Wednesday, August 26, 2020

I despair for Wellington

 I have a lot of affection for Wellington. I spent most of my working life there. Two of my children were born there. Many of my oldest and closest friends live there still.

It’s a place full of pleasant memories for me. I enjoyed my first non-European meal at the Shanghai restaurant in Manners St. I had my first under-age beer in the infamous Bistro Bar at the Royal Oak Hotel. I met the woman who became my wife in The Beachcomber at Oriental Bay. I knew most of Wellington’s pubs and I played in bands in its bars, cabarets and dance halls. In later years I spent many pleasurable hours exploring the city’s nooks and crannies on my mountain bike or on foot with our dog.

The climate was lousy but it was a city full of character and charm. It was true that you couldn’t beat Wellington on a good day. But when I go to Wellington these days, as I often do, it’s hard to avoid a feeling of despondency at what’s happening to the place.

Wellington feels dead in the water. Public buildings that formed a crucial part of the city’s identity are out of bounds and likely to remain so indefinitely. Engineers and city bureaucrats who are either incompetent or paralysingly risk-averse (or both) appear to be doing their best to suck the life out of a once-vibrant town that rejoiced in the slogan Absolutely Positively Wellington.  

The city is run by a fractious council dominated by leftist ideologues, presided over by a well-meaning but ineffectual mayor whose only claim to the job was his dogged longevity (he’s been on the council since 1992). The forward momentum created in the 1980s and 90s under a succession of energetic, visionary mayors – Fran Wilde, Mark Blumsky, Kerry Prendergast – is a distant memory. Under Celia Wade-Brown, Justin Lester and now the colourless Andy Foster, it has been supplanted by a sense of civic sclerosis. 

The city’s stasis is exemplified by the dismal stalemate over the development of Shelly Bay, potentially a jewel in Wellington’s crown but mired in endless disagreement and acrimony. And let’s not forget the optimistically named Let’s Get Wellington Moving, which has come to sound like a cruel, ironic joke.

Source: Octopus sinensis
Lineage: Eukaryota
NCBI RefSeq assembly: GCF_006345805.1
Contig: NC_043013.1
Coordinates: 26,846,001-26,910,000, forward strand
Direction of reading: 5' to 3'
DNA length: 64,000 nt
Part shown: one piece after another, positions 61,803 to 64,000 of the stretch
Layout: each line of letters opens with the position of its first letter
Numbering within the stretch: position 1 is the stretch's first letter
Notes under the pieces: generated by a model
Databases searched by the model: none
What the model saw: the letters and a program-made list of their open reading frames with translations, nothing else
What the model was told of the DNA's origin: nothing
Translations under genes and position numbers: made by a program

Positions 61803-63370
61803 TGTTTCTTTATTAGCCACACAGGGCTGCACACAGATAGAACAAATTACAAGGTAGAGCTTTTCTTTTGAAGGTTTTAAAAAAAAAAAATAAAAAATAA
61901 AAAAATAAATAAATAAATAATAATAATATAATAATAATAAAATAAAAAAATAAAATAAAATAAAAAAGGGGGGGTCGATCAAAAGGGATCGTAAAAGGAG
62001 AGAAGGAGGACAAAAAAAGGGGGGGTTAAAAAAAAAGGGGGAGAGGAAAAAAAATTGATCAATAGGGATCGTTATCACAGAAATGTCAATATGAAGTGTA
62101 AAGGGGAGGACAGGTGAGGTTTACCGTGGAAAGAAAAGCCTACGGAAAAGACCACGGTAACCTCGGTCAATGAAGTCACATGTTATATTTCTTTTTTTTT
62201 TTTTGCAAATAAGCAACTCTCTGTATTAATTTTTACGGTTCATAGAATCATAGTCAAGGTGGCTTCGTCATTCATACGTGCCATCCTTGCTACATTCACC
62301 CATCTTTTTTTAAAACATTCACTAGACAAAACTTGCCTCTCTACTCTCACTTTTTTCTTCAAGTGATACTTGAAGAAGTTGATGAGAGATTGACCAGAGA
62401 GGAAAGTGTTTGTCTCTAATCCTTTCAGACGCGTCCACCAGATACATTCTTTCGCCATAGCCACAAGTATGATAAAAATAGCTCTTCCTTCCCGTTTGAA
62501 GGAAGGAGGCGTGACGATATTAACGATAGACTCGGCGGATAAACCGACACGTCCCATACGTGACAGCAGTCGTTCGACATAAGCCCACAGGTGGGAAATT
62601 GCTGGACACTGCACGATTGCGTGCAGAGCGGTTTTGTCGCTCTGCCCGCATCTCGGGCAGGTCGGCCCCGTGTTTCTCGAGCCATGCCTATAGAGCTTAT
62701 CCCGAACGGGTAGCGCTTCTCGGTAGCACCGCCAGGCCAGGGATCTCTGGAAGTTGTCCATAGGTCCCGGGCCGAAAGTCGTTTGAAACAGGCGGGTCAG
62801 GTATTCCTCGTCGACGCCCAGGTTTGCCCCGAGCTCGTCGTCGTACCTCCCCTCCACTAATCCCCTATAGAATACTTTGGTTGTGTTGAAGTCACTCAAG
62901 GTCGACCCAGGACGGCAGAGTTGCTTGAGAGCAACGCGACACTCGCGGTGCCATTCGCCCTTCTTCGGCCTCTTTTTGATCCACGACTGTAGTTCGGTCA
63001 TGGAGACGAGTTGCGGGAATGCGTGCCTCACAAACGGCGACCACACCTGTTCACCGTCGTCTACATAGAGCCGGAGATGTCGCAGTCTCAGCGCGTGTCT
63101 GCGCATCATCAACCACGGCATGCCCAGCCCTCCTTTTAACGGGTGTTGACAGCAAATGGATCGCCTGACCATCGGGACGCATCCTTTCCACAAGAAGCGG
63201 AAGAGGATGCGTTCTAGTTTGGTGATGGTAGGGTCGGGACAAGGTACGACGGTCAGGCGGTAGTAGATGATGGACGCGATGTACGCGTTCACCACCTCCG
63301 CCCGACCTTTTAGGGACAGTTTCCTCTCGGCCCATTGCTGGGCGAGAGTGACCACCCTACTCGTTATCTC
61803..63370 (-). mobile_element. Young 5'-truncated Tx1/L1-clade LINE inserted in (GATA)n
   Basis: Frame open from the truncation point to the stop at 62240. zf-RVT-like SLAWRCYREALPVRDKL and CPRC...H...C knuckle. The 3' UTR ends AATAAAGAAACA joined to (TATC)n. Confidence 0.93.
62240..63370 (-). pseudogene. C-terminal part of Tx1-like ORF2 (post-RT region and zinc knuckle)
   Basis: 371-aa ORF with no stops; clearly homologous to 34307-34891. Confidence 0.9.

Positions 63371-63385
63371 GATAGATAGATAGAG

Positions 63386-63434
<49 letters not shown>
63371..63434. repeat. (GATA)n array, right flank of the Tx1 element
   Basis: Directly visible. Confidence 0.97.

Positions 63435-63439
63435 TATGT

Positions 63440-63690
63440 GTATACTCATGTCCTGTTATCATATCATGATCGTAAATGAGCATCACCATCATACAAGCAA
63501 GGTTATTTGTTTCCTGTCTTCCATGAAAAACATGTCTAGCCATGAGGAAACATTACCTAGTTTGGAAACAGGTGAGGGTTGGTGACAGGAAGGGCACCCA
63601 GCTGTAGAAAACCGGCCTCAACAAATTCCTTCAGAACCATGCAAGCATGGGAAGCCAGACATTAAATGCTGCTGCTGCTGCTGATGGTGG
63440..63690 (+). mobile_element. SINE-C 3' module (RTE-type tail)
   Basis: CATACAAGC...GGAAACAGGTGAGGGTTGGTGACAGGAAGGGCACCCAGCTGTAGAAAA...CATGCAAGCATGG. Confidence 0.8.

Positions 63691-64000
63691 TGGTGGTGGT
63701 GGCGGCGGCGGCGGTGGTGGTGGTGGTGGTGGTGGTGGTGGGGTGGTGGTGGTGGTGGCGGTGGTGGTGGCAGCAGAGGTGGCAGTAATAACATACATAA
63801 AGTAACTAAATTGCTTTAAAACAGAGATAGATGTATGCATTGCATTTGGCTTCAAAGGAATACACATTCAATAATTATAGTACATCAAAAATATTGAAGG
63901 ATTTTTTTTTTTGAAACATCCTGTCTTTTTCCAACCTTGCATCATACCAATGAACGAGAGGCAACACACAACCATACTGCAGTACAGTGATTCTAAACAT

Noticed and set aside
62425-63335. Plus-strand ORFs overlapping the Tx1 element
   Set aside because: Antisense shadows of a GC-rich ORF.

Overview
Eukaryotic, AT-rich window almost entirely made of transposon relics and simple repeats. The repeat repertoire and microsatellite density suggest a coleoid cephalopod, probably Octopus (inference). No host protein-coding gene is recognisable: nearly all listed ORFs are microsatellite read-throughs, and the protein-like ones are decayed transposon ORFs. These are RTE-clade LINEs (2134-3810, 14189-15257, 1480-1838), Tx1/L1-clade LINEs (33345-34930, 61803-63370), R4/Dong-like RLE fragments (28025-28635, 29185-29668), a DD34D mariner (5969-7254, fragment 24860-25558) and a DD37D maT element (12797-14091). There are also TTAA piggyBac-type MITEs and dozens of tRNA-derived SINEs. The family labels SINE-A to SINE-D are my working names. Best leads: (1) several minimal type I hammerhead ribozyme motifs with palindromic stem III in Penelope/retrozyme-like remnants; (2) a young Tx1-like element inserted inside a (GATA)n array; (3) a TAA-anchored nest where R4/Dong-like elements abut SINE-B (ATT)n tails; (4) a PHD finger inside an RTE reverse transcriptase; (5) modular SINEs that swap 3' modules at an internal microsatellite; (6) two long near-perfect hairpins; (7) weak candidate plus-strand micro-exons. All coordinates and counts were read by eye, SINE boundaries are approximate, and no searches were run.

Wellington even looks tired and unkempt. The grungy look that was once confined to Cuba St, long celebrated for its Bohemian charm, has spread in all directions. But rather than being shabby chic, which might be tolerable, it’s just plain shabby. It’s a hotch-potch, gimcrack city that sends out conflicting signals: endlessly disrupted by unsightly street works and construction projects, yet not making any discernible progress.

But hey, don’t worry that the city’s water and sewage infrastructure is buggered, or that a bloated and inept regional council did its best to sabotage the once nationally admired public transport system, or that drunken brawls are turning the increasingly squalid Courtenay Place entertainment precinct into a no-go zone, or that the central library is operating out of a tent on a weed-infested vacant construction site (okay, that’s a slight exaggeration), or that private-sector employers are having trouble attracting workers to what was previously dubbed the world’s coolest capital, or that the bells in the carillon in the National War Memorial can’t be rung for fear that the supposedly strengthened tower will collapse, or that the city council is floundering financially, or that shops are empty and the city’s acclaimed hospitality sector is struggling to survive.

No, we can all relax, because Wellington’s woke councillors are on the case. Two of them, Jill Day and Tamatha Paul, have boldly tackled the city’s problems head-on by recommending that iwi representatives be given seats on council committees – paid representatives, that is, with full voting rights. Day says they would bring “knowledge and insight” on how the council should tackle issues such as (you guessed it) climate change.  They wouldn’t be elected by popular vote, of course, and they wouldn’t be accountable to the people who pay them, but that’s okay because democratic principles are presumably a legacy of colonialism and a tool of white privilege.

I despair for Wellington. It deserves better than this.


Lindsay Mitchell said...